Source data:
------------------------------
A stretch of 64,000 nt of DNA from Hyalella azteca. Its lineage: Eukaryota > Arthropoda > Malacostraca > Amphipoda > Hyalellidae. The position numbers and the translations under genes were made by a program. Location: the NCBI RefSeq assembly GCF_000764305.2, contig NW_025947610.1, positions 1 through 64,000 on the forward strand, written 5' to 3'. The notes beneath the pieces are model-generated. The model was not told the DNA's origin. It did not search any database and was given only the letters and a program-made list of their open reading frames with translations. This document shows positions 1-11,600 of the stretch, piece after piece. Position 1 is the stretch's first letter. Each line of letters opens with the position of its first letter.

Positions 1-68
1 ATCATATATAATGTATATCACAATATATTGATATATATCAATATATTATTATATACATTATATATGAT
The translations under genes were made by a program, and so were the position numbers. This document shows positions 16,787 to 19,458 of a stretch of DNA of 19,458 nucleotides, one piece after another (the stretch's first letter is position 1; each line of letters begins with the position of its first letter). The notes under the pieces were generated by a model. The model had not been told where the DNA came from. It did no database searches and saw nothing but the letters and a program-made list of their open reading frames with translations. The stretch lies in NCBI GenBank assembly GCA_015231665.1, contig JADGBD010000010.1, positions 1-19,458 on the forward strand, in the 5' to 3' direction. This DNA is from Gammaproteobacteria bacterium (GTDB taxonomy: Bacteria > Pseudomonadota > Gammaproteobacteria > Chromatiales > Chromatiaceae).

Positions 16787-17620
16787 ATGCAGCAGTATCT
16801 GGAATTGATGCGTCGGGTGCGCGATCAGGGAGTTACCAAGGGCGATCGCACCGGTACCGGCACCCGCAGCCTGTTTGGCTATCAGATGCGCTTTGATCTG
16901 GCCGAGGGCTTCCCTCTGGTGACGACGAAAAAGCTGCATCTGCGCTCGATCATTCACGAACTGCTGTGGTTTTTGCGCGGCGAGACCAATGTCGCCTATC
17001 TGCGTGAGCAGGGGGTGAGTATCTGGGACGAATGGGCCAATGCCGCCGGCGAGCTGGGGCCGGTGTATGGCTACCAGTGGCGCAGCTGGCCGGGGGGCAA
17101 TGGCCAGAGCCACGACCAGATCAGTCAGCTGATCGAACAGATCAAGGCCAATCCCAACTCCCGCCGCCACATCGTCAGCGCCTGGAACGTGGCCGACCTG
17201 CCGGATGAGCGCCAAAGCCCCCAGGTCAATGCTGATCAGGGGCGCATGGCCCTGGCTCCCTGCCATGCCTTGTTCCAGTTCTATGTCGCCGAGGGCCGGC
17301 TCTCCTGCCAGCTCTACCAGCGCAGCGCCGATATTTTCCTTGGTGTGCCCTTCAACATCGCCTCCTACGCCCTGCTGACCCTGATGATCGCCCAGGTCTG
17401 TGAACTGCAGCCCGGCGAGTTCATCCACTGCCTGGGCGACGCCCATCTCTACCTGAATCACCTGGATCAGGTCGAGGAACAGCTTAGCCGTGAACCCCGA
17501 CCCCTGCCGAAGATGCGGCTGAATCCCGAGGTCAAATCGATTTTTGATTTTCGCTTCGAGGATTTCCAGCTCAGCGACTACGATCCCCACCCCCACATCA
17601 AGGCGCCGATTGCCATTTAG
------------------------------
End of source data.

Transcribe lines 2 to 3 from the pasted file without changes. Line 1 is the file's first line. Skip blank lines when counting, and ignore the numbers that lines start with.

Positions 1-68
1 ATCATATATAATGTATATCACAATATATTGATATATATCAATATATTATTATATACATTATATATGAT